Yang said he trains officers to “bring them back down.”

“When it is safe and feasible, we shall de-escalate,” Yang said, adding that the model for crisis intervention focuses on voice, neutrality, respect and trust. “It is useful, and it is practical.”

He was followed by Mercil, who explained to the jury when two specific neck restraints are allowed on a subject: whether it is one that renders a suspect unconscious to counter “active aggression” or one that keeps someone conscious while offering the lesser “active resistance.”

He testified about “red zones,” where injury tends to range from serious to long lasting and could include serious bodily injury or death. Areas included the head, neck and sternum, among others.

Mercil was shown a photo from the viral bystander video of Floyd under Chauvin’s knee and then asked whether that tactic is part of department training that Chauvin and all other officers have received.

“No, sir,” the lieutenant said. At the same time, he acknowledged that department policy does not explicitly forbid such an act, but he added that this position should stop once a suspect is handcuffed and under control, as Floyd was that night.

During cross examination, defense attorney Eric Nelson offered for the first time a series of photographs from Officer Thomas Lane’s body camera. Mercil agreed they show Chauvin’s knee and shin on Floyd’s shoulder area. The images offer four moments within a five-minute span.

After viewing those photos, Nelson asked Mercil, “Does this appear to be a neck restraint?” He responded with “no.”

Nelson also raised with questions of a general nature about whether suspects Mercil has ever arrested “at times are making excuses,” say they are suffering a medical emergency of declare ” ‘I can’t breathe’ ” to avoid going to jail. The lieutenant said he’s had those experiences.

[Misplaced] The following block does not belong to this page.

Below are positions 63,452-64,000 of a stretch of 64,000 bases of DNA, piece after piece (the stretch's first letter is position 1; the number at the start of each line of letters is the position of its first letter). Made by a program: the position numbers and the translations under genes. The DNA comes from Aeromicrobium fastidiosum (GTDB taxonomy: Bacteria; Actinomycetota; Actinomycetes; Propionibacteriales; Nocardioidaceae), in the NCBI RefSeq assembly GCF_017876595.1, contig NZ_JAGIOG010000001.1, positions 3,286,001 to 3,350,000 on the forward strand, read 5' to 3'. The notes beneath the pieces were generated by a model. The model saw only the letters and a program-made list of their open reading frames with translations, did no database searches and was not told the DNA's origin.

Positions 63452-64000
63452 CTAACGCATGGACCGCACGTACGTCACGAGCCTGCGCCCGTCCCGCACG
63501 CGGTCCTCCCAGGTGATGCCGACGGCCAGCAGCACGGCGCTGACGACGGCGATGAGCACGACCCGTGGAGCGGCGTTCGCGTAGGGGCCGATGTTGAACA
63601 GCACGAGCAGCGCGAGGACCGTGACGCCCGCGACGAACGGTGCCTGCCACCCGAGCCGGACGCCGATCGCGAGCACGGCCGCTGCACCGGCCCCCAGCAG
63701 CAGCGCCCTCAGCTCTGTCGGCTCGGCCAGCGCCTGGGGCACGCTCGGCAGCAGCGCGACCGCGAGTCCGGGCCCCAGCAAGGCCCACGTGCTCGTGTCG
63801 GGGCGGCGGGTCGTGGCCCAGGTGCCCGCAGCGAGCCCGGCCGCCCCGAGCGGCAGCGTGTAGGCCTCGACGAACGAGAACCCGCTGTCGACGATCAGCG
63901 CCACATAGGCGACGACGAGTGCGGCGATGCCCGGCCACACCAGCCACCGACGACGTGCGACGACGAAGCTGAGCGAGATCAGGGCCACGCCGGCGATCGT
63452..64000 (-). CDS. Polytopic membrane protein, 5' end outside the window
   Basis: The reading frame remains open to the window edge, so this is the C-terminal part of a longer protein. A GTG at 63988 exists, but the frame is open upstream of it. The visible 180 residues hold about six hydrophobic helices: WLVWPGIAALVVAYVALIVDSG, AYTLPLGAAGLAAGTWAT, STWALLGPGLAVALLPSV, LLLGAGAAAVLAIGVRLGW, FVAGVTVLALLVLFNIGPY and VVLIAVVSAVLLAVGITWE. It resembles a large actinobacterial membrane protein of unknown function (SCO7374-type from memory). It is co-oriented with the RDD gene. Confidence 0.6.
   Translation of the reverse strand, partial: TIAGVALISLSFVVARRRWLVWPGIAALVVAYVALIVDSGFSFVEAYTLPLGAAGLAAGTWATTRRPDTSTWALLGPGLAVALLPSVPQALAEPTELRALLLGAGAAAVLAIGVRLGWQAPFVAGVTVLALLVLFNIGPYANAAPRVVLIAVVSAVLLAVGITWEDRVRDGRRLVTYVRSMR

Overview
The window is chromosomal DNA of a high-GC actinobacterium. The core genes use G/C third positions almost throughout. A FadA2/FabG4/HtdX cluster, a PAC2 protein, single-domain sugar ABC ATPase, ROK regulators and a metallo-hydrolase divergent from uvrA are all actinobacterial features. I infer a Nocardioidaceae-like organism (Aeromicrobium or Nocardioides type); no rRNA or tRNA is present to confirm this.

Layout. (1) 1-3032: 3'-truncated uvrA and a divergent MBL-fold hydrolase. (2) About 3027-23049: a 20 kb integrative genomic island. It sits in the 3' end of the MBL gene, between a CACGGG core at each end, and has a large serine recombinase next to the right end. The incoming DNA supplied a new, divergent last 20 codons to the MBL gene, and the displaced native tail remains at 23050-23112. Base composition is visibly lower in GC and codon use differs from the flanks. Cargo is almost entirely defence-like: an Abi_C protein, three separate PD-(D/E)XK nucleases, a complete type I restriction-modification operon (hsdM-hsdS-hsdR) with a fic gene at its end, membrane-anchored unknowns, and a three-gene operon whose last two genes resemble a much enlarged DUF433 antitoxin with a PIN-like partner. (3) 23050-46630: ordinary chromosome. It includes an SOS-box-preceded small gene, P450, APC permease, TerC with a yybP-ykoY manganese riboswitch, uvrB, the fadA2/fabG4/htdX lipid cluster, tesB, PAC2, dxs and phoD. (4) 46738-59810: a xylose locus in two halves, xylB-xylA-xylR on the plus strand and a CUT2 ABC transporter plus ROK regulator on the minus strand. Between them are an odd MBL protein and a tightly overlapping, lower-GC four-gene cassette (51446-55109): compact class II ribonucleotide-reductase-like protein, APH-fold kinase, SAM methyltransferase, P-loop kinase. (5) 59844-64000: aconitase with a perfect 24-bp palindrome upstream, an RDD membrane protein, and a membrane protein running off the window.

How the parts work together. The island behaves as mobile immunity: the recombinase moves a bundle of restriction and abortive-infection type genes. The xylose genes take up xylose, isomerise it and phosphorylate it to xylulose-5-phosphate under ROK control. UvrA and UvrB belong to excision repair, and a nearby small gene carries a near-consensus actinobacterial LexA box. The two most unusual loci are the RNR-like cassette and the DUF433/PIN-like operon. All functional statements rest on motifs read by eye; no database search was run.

While pinned on the pavement, Floyd was asked by police during his arrest how he can talk while at the same time be unable to breathe, a question that appeared to raise the question among the officers about Floyd being deceptive.

The afternoon started with testimony from Nicole Mackenzie, the department’s medical support coordinator and first aid educator of officers.

Mackenzie helped the prosecution make two points: that cardiopulmonary resuscitation (CPR) can be started while waiting for paramedics to arrive and that talking doesn’t contradict someone’s contention that they can’t breathe.

Prosecutor Steve Schleicher asked Mackenzie whether officers are trained to go ahead with CPR before an ambulance arrives. She said yes. Floyd did not receive medical attention while under arrest until two paramedics arrived.

In the context of talking during an “I can’t breathe” plea, Mackenzie said: “There is a possibility somebody could be in respiratory distress and still be able to verbalize it. Just because they’re speaking doesn’t mean they’re breathing adequately.”

Mackenzie acknowledged under questioning from Nelson that police officers should ensure that a scene is safe before rendering aid. This is a theme the defense attorney has visited numerous times since his opening statement at the start of last week.

Nelson also asked whether agonal breathing — or involuntary gasps sometimes made by people under cardiac arrest — could be confused as regular breathing. She confirmed that as well.

Mackenzie also acknowledged that chaotic scenes contribute to a first responder’s ability to provide aid.

“If you’re trying to be heads down on a patient that you need to render aid to, it’s very difficult to focus on that patient while there’s other things around you,” she said, “if you don’t feel safe around you, if you don’t have enough resources, it’s very difficult to focus on the one thing in front of you.”

Nelson asked: “Does it make it more likely that you may miss signs that a patient is experiencing something?”